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Spotify users can now see real-time lyrics on almost any song

Perfect for ending arguments about lyrics or for impromptu karaoke sessions.

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Image: KnowTechie

Spotify just rolled-out worldwide, synchronized song lyrics for every single one of its users, both free and premium subscribers. It’s made possible through a partnership with Musixmatch, which will provide lyrics for a “majority” of Spotify tracks.

What’s more, it’s not limited to which platform you’re listening on. It works on iOS, Android, desktop, TV, and consoles. Perfect for ending those debates over misheard song lyrics, or giving you the lines if you want to sing along to your favorite bops.

The feature should be available on a device near you anytime now and if you want to see how it works, follow along below.

Here’s how to use synchronized song lyrics in Spotify

On the mobile app

Tap on the Now Playing View while listening to a song
Swipe up from the bottom of the screen. Make sure to start a little bit above the bottom otherwise your phone’s system gestures might get triggered instead.spotify app lyrics
You’ll now see the lyrics to the song you’re listening to, which will scroll along with the songspotify app lyrics
You can also tap on the SHARE button to select some of the lyrics, then share them to your favorite third-party platform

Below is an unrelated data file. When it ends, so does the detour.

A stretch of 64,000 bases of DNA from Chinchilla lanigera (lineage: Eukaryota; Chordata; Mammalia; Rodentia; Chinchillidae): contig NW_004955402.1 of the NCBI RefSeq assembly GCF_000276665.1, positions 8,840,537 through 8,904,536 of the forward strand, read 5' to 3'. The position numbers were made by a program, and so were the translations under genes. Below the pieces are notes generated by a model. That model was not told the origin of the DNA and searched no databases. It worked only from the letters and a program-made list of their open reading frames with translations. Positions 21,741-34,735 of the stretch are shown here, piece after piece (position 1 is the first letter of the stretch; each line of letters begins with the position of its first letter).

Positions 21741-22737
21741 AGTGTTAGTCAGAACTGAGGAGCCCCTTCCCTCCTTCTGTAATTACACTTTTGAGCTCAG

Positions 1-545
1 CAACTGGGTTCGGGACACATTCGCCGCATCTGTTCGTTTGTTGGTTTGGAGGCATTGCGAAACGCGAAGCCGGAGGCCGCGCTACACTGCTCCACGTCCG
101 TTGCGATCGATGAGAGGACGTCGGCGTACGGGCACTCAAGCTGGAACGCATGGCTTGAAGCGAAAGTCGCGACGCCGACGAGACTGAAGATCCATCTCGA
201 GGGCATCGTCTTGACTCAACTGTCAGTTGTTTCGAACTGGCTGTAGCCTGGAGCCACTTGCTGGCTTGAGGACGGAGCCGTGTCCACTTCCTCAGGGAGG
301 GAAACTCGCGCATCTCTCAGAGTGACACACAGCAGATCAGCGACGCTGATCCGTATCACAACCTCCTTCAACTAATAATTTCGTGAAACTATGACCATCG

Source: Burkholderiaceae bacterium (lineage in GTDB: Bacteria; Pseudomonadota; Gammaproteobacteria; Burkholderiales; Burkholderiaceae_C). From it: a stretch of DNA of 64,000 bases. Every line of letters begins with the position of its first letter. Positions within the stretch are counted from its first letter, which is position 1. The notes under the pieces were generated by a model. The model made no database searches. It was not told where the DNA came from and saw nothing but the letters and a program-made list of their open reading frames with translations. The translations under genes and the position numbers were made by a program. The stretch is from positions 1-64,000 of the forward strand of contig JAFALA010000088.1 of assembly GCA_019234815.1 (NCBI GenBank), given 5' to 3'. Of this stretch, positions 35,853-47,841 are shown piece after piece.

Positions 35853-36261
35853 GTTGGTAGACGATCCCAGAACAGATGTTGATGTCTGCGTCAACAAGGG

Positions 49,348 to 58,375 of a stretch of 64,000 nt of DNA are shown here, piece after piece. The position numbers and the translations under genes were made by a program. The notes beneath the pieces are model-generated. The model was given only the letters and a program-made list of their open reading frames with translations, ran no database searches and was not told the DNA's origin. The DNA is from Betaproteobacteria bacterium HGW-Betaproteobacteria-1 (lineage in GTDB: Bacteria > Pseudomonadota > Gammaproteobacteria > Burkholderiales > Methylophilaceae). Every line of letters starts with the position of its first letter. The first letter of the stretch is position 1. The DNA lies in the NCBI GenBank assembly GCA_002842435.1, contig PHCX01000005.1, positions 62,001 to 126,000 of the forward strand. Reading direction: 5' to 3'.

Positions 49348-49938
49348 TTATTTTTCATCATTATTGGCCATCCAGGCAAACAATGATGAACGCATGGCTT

On the Spotify desktop app (or browser)

While playing a song, click on the microphone icon on the “Now Playing” barspotify now playing bar showing microphone icon for synchronized lyrics
Now you’ll see the lyrics in real-time, synchronized to the playing song

On the SpotifyTV app

Open the Now Playing View for the song you are listening to
Move the cursor to the bottom-right corner, and click on the Lyrics button
Now you’ll have synchronized lyrics on screen

READ MORE: Spotify now offers real-time lyrics for the Nest Hub

This isn’t the first time that Spotify has teamed up with Musixmatch. A previous partnership ended in 2016, after five years of working together.

Spotify then had a short collaboration with Genius, which was limited to only a few songs, and worked slightly differently as it had more information on the song’s lyrics, like explanations of specific references used in the song.

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Maker, meme-r, and unabashed geek with nearly half a decade of blogging experience at KnowTechie, SlashGear and XDA Developers. If it runs on electricity (or even if it doesn't), Joe probably has one around his office somewhere, with particular focus in gadgetry and handheld gaming. Shoot him an email at joe@knowtechie.com.

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